I had to take today off to go recreational shopping with two relatives. Four hours of shopping (plus quite a lousy lunch) and one and a half hours of drive time. Each way. So on the way there, I very graciously offer to sit in the back seat where I can inconspicously read from the magazines I stashed in the enormous bag I was carrying.
Unfortunately, one of the first things I read was Questions for Li'l Readers in the new issue of The Horn Book Magazine. In this learned article, author Miriam Glassman speculates about discussion question for picture books on a par with those she's seen in middle-grade and YA fiction marketed to parent-child book groups.
I was reading her first few questions for Green Eggs and Ham--"The main character in this book is named Sam, yet he's always referred to as 'Sam-I-am.' What's with that? Do you think the narrator has that reading problem where all the words get mixed up?"--when I started laughing.
You know how when one person laughs, other people start laughing? Well, that's not what happened here. Someone in the front seat started yelling at me for reading when I ought to be talking with them.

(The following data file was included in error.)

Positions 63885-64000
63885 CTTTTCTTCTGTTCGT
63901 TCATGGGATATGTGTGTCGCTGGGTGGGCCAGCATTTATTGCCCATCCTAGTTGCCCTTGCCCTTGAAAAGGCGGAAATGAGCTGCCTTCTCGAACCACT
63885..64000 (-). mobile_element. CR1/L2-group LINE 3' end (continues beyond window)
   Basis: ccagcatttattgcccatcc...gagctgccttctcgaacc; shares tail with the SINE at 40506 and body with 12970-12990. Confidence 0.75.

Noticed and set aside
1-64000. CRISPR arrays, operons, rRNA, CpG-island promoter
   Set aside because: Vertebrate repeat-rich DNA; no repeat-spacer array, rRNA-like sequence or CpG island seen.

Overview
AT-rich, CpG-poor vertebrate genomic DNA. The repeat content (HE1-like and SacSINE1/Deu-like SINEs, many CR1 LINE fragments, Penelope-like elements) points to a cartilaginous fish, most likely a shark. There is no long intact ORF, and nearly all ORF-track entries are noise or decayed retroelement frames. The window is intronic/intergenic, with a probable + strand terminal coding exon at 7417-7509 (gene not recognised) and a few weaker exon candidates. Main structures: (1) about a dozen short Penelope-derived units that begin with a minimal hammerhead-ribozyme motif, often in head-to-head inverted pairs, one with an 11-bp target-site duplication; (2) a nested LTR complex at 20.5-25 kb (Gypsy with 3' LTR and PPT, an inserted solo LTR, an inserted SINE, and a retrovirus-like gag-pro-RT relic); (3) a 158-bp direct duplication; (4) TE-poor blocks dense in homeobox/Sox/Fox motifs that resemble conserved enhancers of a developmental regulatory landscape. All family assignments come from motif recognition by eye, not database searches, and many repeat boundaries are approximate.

You know what they were talking about? Whether or not one of them should buy an electric fireplace for her living room. I had to stop reading to discuss whether those things throw any heat. Like I know.
Then I suggested I read them other funny bits from the article, so we could all share in the experience. I figured it would be as if I were talking to them, but different. I read them a couple of Glassman's questions for Curious George. "Do you sometimes wish your dad was like the man with the yellow hat? Has your dad ever let you smoke a pipe? How was it?"
They didn't get it. I don't think they knew who Curious George is.
On the way home I snuck out The Horn Book again (it's a very convenient size for this sort of thing) and just read reviews. They didn't catch me that time.
By the way, this month's issue includes an article on e-book readers called Better Than a Suitcase by Sheila Ruth.